Legend - Green area is total number of blocks added to the chain per day; Blue line is average time elapse between block generation:
block generation explained
As discussed in the hashrate section, recall that the goal of all miners, in contributing their computing power to secure the network's blockchain, is to reap the block reward. The block reward occurs—you guessed it—every time a block is generated. Above, we get a sense of how often this happens across various networks.
Note that the difficulty level from the previous section also comes into play here. The difficulty level will typically adjust after a specified period of time (in Bitcoin's case, every 2,016 blocks or about two weeks), based on the amount of hashing power just provided over the previous difficulty period. This results in a predictable, stable block time, according to the protocol (and this is about every 10 minutes in Bitcoin).
Each time a new block is generated, a few things are happening.
First, know that transactions on the network are constantly being "relayed" to the nodes, as users make them. However, these transactions don't become "confirmed" until a miner picks them up into their newly generated block. Until a transaction is confirmed, then, it sits as pending in a holding area of sorts on the nodes (called the mempool). Miners pick up transactions typically based on how high the transaction fee is, which is set and paid by the user. Yet as we have said, currently the vast majority of the miners' block reward comes not from transaction fees, but from newly generated coins, or inflation—a process which is baked into each "winning" block that the miner generates.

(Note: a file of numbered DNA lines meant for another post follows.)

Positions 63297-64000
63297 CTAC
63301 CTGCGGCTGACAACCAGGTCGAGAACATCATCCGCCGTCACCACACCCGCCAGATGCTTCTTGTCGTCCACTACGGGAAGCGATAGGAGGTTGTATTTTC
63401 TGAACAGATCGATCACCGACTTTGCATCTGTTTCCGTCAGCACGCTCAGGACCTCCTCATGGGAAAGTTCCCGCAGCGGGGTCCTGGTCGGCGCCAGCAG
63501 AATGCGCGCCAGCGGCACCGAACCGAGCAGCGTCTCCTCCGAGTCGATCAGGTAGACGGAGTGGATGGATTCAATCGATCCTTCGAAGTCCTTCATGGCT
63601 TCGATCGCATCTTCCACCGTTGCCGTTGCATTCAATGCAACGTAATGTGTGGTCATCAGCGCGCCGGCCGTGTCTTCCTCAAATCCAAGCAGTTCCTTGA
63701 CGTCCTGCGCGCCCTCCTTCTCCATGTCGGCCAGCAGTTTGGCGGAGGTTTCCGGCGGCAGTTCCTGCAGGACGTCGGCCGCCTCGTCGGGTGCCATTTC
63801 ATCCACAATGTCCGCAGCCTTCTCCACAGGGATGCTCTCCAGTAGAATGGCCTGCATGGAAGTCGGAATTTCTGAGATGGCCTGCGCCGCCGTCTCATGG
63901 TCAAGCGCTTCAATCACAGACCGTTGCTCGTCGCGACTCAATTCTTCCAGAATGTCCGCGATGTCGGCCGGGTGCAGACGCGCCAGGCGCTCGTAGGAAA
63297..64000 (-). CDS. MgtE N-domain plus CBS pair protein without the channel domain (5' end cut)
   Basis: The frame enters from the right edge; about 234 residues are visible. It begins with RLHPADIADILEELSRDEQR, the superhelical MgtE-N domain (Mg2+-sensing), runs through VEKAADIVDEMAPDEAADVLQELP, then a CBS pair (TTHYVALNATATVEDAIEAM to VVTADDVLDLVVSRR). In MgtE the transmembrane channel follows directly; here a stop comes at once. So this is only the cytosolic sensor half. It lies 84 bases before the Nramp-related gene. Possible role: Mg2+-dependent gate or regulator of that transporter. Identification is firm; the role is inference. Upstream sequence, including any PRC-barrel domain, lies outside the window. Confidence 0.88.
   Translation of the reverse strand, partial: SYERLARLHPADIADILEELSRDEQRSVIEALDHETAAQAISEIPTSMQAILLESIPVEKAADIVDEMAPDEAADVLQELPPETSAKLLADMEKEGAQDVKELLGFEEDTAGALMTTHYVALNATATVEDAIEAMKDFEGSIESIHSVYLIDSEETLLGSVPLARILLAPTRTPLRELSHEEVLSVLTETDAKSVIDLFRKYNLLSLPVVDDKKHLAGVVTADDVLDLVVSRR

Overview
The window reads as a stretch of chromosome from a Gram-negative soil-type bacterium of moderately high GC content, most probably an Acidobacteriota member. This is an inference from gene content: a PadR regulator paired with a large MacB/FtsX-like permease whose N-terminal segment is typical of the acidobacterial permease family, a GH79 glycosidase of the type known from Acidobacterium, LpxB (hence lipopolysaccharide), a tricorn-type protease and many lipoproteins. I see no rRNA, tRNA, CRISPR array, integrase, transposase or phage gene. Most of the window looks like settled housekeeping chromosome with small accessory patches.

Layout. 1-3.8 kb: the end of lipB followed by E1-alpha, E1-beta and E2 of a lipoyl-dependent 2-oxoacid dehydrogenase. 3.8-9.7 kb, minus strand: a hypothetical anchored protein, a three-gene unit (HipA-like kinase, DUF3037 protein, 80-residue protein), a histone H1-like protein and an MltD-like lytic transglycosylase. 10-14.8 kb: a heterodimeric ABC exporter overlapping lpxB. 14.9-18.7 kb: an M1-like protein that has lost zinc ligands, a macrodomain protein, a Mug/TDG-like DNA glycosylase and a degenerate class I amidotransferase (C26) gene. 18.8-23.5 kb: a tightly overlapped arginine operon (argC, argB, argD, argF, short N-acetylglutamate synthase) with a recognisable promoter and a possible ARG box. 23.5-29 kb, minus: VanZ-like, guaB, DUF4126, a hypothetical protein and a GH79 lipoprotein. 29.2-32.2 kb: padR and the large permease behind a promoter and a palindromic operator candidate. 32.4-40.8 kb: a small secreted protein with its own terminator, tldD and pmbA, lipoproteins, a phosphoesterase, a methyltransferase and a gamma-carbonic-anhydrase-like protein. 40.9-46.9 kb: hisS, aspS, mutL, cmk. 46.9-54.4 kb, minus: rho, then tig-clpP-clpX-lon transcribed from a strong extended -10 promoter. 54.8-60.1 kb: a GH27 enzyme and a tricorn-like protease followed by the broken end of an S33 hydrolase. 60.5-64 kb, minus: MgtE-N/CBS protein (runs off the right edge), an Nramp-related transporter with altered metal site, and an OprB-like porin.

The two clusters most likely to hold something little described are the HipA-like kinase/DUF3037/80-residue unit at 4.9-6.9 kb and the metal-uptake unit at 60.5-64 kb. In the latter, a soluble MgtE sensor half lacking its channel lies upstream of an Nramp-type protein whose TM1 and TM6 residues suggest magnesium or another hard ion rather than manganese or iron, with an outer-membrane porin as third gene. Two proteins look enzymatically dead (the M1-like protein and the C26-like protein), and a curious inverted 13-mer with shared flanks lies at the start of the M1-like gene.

Therefore, the process of block generation typically goes like this:
- Users make transactions which sit pending in the mempool;
- Miners begin making the "next" block, putting transactions in them based on their transaction fees;
- Miners simultaneously work at tremendous processing speeds to solve math problems or "hashing algorithms" which prove to the nodes that the miners actually did "work" and everything is adding up correctly;
- Nodes collectively confirm and "award" that the next block will come from one miner only—this process is in reality based less on skill and more on probability like a lottery;
- Blocks from miners that did not "win" thus become pointless, and "orphaned;"
- All transactions which are included in the "winning" block thus become "verified" with 1 confirmation from all nodes;
- The process repeats and more blocks are generated, constantly building upon themselves to form the "blockchain."
Thus, the longer the chain becomes, the more confirmations there are for transactions in deeper blocks, in turn making the entire chain more "valid" and secure.